Designing a sequential testing procedure for verifying global CO2 emissions

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Following the Paris Agreement, most countries have agreed to reduce their CO2 emissions according to individually set Nationally Determined Contributions (NDCs). However, national CO2 emissions are reported by individual countries, and cannot be directly measured or ver- ified by third parties. This engenders a potential misreporting problem, where nations that are not living up to their Paris commitments could, by under-reporting emissions, nevertheless appear to be fulfilling their NDC targets. This paper uses the theory of sequential testing to design a statistical CO2 monitoring procedure, that can detect systematic misreportings of CO2 emissions. The data series that we monitor is the so-called carbon budget imbalance, which is a time series derived from reported CO2 emissions and independently measured Earth system data. We show that, when emissions are truthfully reported, the budget imbalance constitutes a stationary process, while, if emissions become systematically misreported, a structural break occurs. Our proposed procedure monitors the budget imbalance data and sequentially tests the null that the budget imbalance is stationary; rejection of the null provides evidence for system- atic misreportings of CO2 emissions. By constructing the procedure appropriately, detection time can be made sufficiently fast to help inform the 5 yearly global “stocktake” of the Paris Agreement.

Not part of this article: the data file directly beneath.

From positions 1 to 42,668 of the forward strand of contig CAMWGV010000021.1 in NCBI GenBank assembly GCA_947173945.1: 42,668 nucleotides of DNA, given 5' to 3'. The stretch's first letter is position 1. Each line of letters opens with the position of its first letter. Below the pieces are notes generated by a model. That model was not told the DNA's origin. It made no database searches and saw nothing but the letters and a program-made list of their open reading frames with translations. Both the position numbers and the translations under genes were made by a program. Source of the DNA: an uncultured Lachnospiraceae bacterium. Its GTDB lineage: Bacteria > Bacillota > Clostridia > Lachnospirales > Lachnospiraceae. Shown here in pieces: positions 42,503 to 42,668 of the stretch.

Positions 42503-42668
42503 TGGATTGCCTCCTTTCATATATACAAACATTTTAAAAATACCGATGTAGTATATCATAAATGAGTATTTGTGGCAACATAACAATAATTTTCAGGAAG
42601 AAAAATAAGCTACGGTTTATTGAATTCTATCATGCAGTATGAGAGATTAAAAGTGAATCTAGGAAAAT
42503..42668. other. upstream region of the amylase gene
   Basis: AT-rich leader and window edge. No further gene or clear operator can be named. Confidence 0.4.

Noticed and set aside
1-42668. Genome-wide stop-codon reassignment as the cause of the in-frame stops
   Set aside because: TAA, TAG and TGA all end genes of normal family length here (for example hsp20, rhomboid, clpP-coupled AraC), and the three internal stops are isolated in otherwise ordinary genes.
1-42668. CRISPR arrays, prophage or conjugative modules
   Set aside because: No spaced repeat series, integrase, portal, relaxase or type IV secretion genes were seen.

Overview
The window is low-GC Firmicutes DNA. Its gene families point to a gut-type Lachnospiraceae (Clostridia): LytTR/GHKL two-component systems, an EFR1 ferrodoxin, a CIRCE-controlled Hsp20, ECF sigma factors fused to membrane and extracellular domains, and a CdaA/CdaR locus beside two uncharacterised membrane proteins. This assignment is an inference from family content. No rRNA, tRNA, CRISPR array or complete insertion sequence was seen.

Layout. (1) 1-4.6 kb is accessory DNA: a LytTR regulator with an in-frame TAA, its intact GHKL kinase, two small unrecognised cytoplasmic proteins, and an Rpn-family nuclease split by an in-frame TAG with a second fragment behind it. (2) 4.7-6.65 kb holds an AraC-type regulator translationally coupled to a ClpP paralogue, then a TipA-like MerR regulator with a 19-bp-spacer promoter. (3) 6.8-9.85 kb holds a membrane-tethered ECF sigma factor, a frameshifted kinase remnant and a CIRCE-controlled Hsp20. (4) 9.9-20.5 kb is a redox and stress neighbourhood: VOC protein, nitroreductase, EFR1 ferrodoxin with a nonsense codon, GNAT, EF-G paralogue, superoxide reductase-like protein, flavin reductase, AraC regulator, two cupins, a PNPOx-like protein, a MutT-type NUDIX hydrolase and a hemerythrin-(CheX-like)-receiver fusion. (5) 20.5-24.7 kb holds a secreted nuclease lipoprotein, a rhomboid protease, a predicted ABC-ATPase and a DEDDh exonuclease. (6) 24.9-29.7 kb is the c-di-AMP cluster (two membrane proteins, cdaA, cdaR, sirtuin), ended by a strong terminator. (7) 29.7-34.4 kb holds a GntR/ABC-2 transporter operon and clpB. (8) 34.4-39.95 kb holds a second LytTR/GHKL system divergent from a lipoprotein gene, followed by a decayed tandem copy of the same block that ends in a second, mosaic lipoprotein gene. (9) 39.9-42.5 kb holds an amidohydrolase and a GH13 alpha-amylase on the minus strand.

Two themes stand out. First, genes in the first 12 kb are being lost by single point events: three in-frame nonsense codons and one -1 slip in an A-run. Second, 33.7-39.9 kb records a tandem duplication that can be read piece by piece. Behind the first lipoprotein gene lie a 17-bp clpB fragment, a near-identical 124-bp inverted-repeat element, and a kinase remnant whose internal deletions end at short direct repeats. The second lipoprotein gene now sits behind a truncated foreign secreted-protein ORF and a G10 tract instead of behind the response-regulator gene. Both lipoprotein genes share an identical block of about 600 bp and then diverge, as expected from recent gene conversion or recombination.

Original languageEnglish
Place of publicationAarhus
PublisherInstitut for Økonomi, Århus Universitet
Number of pages22
Publication statusPublished - 21 Feb 2020
SeriesCREATES Research Papers
Number2020-01

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